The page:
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South Korea: Deaf Koreans Have Access to Interpreting Services: Interpreter, CDI, and VRS

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This is the Sign Language Interpretation Center of Yongsan. One of Sign Language Translation Centers in South Korea. Yes! This center has CDIs! The procedure of using the CDI is the same to what we do in America, but interpreting services in South Korea are often used by Deaf Koreans who are senior citizens because of the lack of access to Education when they were younger. They did not have access to written language back then. So, they way of communicating and thinking in Korean Sign Language is different from what hearing Koreans can understand and that becomes the problem. That’s when the CDI comes in to facilitate that communication among the Deaf Korean, KSL interpreter and the hearing person.

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Unfortunately, the person who is a Certified Deaf Interpreter(CDI) is too camera-shy for me to introduce to you all.

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Sometimes the CDI will translate to written Korean language to the hearing person in conversation, but if that becomes a struggle for the CDI, a KSL interpreter will come in to help facilitate the conversation.

Generally, any Deaf Korean that needs a hearing person to interpret in KSL will come in to make reservation for any reason and the interpreter will go to wherever with the Deaf Korean needs to have the conversation with a hearing person. Reasons for this could be for police officers, lawyers, doctors, important meetings, etc.

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Besides that… South Korea DOES have Video Relay Services (VRS) funded by their government just like us in America. They even have products, apps and more for their service providers. Not only that, they also have regions for their services. (Psst—South Korea is more strong in using Samsung products rather than Apple products)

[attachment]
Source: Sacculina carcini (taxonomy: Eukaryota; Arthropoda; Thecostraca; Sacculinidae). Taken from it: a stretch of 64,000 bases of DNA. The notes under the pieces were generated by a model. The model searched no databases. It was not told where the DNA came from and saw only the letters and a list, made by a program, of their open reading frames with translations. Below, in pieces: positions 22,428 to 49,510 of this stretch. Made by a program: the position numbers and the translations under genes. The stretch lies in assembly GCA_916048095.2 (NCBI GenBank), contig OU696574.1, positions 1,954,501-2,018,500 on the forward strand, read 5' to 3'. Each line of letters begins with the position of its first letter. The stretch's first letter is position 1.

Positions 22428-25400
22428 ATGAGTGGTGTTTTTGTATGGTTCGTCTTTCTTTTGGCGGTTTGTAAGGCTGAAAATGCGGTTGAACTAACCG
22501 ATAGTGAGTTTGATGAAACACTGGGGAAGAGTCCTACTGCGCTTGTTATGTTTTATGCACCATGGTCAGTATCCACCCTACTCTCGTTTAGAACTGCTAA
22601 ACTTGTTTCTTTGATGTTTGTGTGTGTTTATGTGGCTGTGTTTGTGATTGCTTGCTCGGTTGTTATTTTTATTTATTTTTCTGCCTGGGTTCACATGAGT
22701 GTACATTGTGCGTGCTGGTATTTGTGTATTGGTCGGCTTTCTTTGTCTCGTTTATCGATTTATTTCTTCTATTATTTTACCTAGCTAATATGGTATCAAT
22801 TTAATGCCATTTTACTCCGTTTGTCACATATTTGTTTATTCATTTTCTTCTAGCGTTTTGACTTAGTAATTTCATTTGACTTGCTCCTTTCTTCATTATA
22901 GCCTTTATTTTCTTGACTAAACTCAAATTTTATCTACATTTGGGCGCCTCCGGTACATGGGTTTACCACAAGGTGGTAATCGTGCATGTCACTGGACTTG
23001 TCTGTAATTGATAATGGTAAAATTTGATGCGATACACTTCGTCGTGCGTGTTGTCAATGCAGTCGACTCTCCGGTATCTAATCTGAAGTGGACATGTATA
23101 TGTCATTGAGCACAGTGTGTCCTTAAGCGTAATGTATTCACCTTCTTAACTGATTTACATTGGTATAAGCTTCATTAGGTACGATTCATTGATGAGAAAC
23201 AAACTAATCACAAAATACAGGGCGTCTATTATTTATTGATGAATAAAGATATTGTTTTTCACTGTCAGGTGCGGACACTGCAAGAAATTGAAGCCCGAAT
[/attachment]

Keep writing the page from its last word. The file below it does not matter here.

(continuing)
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In case you are not aware of the concept of VRS; it is a form of sign language interpreting service that enables persons with hearing disabilities who use American Sign Language to communicate via sign language interpreter with voice telephone users through video equipment.

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In the states, we have few competing VRS providers with their own brands and they are also funded by the government (Federal Communications Commission – FCC).

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ASL Services Holdings, LLC. (branded as GlobalVRS)

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Communication Axess Ability Group (branded as CAAGVRS)

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Convo Communications, LLC

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Purple Communications, Inc.

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Sorenson Communications, Inc. (SorensonVRS)

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CSDVRS, LLC (branded as ZVRS)

To be honest, I didn’t think there would be VRS providers in other countries because I am aware that Canada is fighting to get their own VRS provider, so I assume that it has been the same for others.

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The bottom line is that it is just so awesome to see that Deaf Koreans do have the same access to communicating with hearing people in multiple forms. It’s a good feeling to know that the USA is not the only one with full access to VRS.

Agreed?

To read the ASL version of this article, please go to our Facebook video post.

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Calvin Young

Calvin Young

Hey buddy! I go by Calvin and I'm a Deaf traveler. I love exploring the world to discover and share amazing stories, useful tips, stunning photographs, jaw-dropping videos and many more with you all! I aim to empower and inspire the Deaf people that they can do anything they want through my travels.

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HAM
HAM
6 years ago

VRS in Korea must be fairly new. I remember asking a working at the HQ Interpreter Training Center in Seoul last year and she said that it didn’t exist. Maybe I’m wrong, but I’m glad to see that all the protests are moving the country forward in their thinking. FYI- KSL classes in Korea are cheap. I paid the equivalent of 15 dollars for a 10 week course.

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